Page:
Late fall is a great time to get outside and reconnect with history – especially history of the covered bridge sort. Yes, we’re going to visit some covered bridges!
At this point, you probably expect me to write emotively about historical ambience and days gone by and all that. But I’m in a practical mood today, so let’s cut right to the chase and ask the key question: Why were these bridges covered?
My friend the farmer says it was because horses and mules didn’t like crossing open bridges.
My dad the civil engineer says it was to protect the bridges’ structural elements from the weather.
Or maybe — and this is my favorite — it’s like my wife’s grandmother once said. I remember her words, spoken decades ago at her kitchen table while we ate fresh-from-the-oven peach cobbler.
“They’re covered because a covered bridge provides…well…a little privacy,” she said. Yeah, they’re not known as “kissin’ bridges” for nothing. I can affirm that myself, possibly from personal experience.
Not surprisingly, covered bridges often seem to surround themselves with legend and lore. You’ll hear that if a young woman makes a chain of clover and strings it across the entrance to the bridge, the first person to break the chain will be her one true love. You’ll also hear that if you drop a penny through the gaps between the deck planks and make a wish before it hits the water, then your wish will come true.
These days, only a few historic covered bridges remain in Georgia. Fortunately, some of them are close by. To get started, here’s a look at three nearby historic covered bridges that I particularly enjoy. I think you’ll enjoy them too. There’s something a little bit magical about each of them, and that’s all it takes to capture the imagination of an incurable romantic like me.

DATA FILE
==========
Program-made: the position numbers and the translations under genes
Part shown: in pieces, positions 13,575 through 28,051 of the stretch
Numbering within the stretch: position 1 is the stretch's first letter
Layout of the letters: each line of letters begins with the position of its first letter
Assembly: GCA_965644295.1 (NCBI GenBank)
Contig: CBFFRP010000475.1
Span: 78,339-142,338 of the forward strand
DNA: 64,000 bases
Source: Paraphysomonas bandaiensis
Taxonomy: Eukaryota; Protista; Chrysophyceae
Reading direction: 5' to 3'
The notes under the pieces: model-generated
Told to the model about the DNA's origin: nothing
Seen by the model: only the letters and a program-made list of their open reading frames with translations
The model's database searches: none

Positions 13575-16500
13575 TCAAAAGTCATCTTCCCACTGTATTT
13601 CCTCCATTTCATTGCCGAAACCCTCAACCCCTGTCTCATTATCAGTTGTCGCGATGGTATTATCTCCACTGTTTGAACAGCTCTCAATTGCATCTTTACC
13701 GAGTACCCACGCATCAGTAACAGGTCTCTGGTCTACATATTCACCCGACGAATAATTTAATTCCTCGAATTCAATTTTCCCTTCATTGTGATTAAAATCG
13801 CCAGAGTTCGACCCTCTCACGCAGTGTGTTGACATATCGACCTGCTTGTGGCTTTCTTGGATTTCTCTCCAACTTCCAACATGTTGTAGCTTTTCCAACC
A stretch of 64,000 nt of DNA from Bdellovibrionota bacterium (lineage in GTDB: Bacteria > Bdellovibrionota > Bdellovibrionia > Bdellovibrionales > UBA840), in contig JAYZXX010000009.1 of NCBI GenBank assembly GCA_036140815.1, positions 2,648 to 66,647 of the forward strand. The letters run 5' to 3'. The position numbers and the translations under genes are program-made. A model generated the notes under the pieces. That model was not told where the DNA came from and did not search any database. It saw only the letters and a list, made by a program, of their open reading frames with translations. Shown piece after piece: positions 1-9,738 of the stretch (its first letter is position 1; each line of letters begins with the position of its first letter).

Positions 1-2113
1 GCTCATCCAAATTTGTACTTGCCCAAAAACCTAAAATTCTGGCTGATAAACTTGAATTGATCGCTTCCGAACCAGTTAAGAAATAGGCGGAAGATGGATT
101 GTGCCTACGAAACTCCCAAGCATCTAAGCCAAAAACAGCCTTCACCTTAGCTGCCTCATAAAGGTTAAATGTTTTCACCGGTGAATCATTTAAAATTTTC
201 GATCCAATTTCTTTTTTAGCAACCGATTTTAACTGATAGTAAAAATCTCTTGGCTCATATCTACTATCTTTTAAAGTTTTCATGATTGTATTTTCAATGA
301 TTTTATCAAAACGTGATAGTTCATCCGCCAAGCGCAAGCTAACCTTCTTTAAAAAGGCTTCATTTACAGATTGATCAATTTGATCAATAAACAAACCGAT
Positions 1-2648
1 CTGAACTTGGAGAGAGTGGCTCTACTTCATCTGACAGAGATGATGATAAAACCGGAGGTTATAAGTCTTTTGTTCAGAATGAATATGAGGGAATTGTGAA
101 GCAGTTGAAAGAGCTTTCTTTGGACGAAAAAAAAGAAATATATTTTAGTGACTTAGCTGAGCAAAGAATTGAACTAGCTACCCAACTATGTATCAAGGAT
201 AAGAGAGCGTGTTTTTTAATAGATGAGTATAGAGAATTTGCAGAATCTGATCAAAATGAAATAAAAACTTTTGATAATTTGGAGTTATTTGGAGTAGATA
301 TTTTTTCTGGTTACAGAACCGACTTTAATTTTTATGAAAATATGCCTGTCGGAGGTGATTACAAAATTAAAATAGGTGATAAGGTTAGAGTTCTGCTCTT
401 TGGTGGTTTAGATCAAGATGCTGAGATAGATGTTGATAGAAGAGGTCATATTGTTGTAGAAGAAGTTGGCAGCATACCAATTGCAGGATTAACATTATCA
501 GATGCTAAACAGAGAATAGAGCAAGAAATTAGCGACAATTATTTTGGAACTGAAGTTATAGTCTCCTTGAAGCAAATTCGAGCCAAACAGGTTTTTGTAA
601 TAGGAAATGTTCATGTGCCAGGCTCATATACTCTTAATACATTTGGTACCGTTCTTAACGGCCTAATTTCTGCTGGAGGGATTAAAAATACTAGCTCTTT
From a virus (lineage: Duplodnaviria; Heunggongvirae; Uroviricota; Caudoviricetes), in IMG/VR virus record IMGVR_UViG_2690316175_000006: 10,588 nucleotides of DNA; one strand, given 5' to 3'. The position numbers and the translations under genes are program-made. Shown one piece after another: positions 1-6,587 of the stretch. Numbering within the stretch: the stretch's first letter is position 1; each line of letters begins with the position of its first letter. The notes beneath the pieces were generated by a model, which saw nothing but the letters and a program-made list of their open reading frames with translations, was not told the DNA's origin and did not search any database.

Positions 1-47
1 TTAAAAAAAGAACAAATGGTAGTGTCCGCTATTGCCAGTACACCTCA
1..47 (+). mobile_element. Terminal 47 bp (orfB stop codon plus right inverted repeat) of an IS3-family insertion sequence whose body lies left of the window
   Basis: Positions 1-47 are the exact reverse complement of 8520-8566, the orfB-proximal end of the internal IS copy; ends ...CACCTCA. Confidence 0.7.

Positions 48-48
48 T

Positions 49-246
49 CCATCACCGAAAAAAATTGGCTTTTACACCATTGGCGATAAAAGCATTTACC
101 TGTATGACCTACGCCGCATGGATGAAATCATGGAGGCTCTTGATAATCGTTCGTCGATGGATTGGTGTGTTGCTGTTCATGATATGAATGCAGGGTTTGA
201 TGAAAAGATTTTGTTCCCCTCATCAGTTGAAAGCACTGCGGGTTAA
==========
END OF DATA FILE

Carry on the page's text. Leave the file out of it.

Poole’s Mill Covered Bridge
The Poole’s Mill covered bridge in Forsyth County is on land where, in the early 1820s, Cherokee Chief George Welch operated a grist mill. In subsequent years, the land went through several owners and was eventually acquired by Dr. M. L. Pool.
The first bridge at the site was an uncovered bridge that washed away in 1899. In its place came a new structure – a 96-foot-long covered bridge – constructed in 1901. That new bridge was held together with wooden pegs called trunnels. The holes for the pegs were drilled on-site, but the builders soon discovered that many of the holes were in the wrong places. Rumor has it that the man who mis-drilled all those holes quickly left the area…taking with him a gallon of corn whiskey!
That’s a great story. It may even be true. In any case, the holes were soon re-drilled (under the watchful eye of a new and presumably more sober supervisor) and the bridge was finally finished. But you can still see the misplaced holes.
Like many covered bridges, this one eventually began to show its age. It might have disappeared altogether but for a restoration effort in the 1990s, which not only saved the bridge but also set the stage for what’s now Poole’s Mill Park. This park features a children’s playground, swings, short walking trails and picnic tables (with grills) near the creek. There’s also a large covered picnic pavilion (with restroom facilities) that can be reserved. It’s popular year round – and when warmer weather returns, you’ll see kids of all ages enjoying the well-known sliding rocks located just downstream from the bridge.
Poole’s Mill Park is at 7725 Poole’s Mill Road. From Ga. 400, take Georgia 20 west to Heardsville Road. Go right (north) on Heardsville Road for about 4 miles to Poole’s Mill Road, on your right. The park is at the corner of Poole’s Mill and Heardsville roads.
Concord Covered Bridge
Is it still possible to drive through an historic covered bridge? Yes, and the closest opportunity is on Concord Road, which crosses Nickajack Creek via the single-lane Concord Covered Bridge near Smyrna. Though the nearby East-West Connector has reduced the number of vehicles crossing the bridge, estimates are that from 7,000 to 10,000 motorists still use this bridge each week as they travel between Mableton and Smyrna.